With improvements in ultrasound techniques, transabdominal ultrasound has been used in the initial screening of gastric diseases for patients unwilling to undergo gastroscopy [18,19,20,21,22,23,24]. In the fasting state, the pylorus of most patients can be detected beneath the gallbladder neck by transabdominal ultrasound, which makes it possible to insert a feeding tube through the pylorus into the duodenum under the guidance of transabdominal ultrasound.
This study showed that the success rate of ultrasound-guided Freka-Trelumina feeding tube placement was as high as 90.7% (49/54). In this study, ultrasound-guided tube placement failed in 5 patients. The causes of failure included excessive gastroptosis or excessive angulation of the gastric cavity, which resulted in repeated reflexion of the Freka-Trelumina tube in the gastric cavity, thus increasing the difficulty in inserting the tube through the pylorus. For cases with failed placement, traditional gastroscope-guided tube placement can be performed without increasing any risk to the patient.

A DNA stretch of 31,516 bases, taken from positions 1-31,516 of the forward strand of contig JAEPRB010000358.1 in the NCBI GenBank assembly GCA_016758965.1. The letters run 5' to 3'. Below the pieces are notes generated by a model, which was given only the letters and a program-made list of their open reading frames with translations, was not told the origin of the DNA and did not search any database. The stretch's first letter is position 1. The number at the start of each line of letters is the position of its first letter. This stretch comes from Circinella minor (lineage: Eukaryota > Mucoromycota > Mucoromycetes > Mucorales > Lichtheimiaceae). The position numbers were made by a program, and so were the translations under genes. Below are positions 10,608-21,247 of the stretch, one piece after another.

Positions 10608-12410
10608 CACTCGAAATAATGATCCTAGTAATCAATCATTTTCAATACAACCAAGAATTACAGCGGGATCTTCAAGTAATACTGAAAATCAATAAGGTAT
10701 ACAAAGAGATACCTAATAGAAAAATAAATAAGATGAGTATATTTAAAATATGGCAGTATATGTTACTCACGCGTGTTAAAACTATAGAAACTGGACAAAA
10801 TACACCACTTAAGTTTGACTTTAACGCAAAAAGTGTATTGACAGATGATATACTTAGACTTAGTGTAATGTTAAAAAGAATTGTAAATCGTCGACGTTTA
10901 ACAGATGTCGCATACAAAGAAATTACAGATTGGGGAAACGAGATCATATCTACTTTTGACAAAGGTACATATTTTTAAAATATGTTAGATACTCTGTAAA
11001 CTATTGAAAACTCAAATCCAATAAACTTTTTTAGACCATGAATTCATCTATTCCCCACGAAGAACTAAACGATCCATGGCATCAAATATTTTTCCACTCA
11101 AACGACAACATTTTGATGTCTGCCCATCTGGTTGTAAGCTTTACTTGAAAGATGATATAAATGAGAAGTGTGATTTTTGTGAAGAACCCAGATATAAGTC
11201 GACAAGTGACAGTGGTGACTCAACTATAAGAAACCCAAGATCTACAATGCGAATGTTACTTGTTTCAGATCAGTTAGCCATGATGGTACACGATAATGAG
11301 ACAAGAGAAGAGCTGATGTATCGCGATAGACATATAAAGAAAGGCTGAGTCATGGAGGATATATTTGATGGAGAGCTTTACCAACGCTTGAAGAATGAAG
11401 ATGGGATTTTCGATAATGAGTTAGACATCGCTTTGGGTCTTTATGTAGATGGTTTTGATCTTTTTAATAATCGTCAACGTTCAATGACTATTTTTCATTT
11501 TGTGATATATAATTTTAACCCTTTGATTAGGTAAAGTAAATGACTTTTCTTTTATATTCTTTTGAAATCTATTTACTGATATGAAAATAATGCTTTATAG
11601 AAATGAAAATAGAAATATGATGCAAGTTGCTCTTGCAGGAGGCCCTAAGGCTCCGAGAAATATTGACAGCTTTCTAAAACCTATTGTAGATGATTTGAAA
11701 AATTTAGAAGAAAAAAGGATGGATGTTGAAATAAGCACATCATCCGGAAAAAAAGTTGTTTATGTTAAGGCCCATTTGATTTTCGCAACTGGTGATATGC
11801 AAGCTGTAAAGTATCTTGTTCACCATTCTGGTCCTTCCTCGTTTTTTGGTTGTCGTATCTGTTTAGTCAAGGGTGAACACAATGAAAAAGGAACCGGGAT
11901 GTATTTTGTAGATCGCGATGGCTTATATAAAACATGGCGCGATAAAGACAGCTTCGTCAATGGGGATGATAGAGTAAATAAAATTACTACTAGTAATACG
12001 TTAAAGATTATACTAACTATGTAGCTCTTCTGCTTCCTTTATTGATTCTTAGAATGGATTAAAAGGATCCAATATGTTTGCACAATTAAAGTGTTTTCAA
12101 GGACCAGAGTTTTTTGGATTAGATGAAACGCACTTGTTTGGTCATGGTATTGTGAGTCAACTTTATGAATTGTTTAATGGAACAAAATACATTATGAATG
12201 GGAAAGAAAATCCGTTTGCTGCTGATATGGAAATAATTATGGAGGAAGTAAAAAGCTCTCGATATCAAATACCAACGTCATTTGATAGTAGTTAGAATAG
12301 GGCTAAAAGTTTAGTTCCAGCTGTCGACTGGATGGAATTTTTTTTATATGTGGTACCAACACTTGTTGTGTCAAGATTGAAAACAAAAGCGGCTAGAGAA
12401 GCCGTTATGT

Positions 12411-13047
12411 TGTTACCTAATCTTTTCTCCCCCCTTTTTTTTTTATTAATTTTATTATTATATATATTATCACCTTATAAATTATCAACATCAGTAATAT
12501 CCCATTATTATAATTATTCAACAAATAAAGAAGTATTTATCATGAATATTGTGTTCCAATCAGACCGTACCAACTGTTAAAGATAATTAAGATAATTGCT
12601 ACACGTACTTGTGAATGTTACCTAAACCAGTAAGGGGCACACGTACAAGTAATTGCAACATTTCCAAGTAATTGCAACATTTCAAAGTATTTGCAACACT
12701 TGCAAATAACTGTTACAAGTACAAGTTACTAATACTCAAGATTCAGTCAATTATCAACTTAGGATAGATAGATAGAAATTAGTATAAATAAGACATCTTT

Because reflexion of the tube within the duodenum is rare, when the ultrasound accurately shows that the Freka-Trelumina feeding tube passes through the pylorus, the tube can be successfully placed into the jejunum by continuous advancement of the tube. Although ultrasound directly displayed the Freka-Trelumina feeding tube within the jejunum in 20 cases (40.8% [20/49]) in this study, it displayed the tube successfully passing through the pylorus in all cases. A lower display rate of the jejunum by ultrasound does not influence the application of the ultrasound-guided technique.